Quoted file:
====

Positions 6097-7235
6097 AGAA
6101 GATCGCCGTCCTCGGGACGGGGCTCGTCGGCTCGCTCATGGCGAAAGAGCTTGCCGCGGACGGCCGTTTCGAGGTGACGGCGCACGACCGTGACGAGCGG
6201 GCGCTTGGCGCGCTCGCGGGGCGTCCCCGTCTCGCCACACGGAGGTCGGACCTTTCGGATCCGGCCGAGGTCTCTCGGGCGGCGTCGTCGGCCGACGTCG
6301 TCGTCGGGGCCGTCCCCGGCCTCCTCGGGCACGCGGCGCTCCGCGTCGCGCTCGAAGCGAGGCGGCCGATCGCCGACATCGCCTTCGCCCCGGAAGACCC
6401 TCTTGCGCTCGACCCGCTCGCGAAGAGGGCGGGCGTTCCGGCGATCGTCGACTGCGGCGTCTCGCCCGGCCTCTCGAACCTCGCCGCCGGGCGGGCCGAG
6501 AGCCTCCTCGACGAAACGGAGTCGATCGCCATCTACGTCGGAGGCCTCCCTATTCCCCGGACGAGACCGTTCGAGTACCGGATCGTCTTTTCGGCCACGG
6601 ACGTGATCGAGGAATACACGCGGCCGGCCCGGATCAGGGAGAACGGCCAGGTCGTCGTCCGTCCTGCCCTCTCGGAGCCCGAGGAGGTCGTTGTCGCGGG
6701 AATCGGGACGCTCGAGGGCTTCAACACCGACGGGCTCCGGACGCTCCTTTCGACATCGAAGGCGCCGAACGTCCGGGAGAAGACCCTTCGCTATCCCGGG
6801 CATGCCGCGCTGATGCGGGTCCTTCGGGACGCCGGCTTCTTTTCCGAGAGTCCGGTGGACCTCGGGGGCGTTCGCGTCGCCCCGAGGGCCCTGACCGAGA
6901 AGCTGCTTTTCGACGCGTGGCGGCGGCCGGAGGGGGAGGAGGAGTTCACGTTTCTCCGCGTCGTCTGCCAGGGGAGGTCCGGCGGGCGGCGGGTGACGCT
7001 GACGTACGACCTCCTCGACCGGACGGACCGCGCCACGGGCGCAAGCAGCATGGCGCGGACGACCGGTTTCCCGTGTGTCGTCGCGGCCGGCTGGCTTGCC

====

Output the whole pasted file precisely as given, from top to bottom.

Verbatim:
Positions 6097-7235
6097 AGAA
6101 GATCGCCGTCCTCGGGACGGGGCTCGTCGGCTCGCTCATGGCGAAAGAGCTTGCCGCGGACGGCCGTTTCGAGGTGACGGCGCACGACCGTGACGAGCGG
6201 GCGCTTGGCGCGCTCGCGGGGCGTCCCCGTCTCGCCACACGGAGGTCGGACCTTTCGGATCCGGCCGAGGTCTCTCGGGCGGCGTCGTCGGCCGACGTCG
6301 TCGTCGGGGCCGTCCCCGGCCTCCTCGGGCACGCGGCGCTCCGCGTCGCGCTCGAAGCGAGGCGGCCGATCGCCGACATCGCCTTCGCCCCGGAAGACCC
6401 TCTTGCGCTCGACCCGCTCGCGAAGAGGGCGGGCGTTCCGGCGATCGTCGACTGCGGCGTCTCGCCCGGCCTCTCGAACCTCGCCGCCGGGCGGGCCGAG
6501 AGCCTCCTCGACGAAACGGAGTCGATCGCCATCTACGTCGGAGGCCTCCCTATTCCCCGGACGAGACCGTTCGAGTACCGGATCGTCTTTTCGGCCACGG
6601 ACGTGATCGAGGAATACACGCGGCCGGCCCGGATCAGGGAGAACGGCCAGGTCGTCGTCCGTCCTGCCCTCTCGGAGCCCGAGGAGGTCGTTGTCGCGGG
6701 AATCGGGACGCTCGAGGGCTTCAACACCGACGGGCTCCGGACGCTCCTTTCGACATCGAAGGCGCCGAACGTCCGGGAGAAGACCCTTCGCTATCCCGGG
6801 CATGCCGCGCTGATGCGGGTCCTTCGGGACGCCGGCTTCTTTTCCGAGAGTCCGGTGGACCTCGGGGGCGTTCGCGTCGCCCCGAGGGCCCTGACCGAGA
6901 AGCTGCTTTTCGACGCGTGGCGGCGGCCGGAGGGGGAGGAGGAGTTCACGTTTCTCCGCGTCGTCTGCCAGGGGAGGTCCGGCGGGCGGCGGGTGACGCT
7001 GACGTACGACCTCCTCGACCGGACGGACCGCGCCACGGGCGCAAGCAGCATGGCGCGGACGACCGGTTTCCCGTGTGTCGTCGCGGCCGGCTGGCTTGCC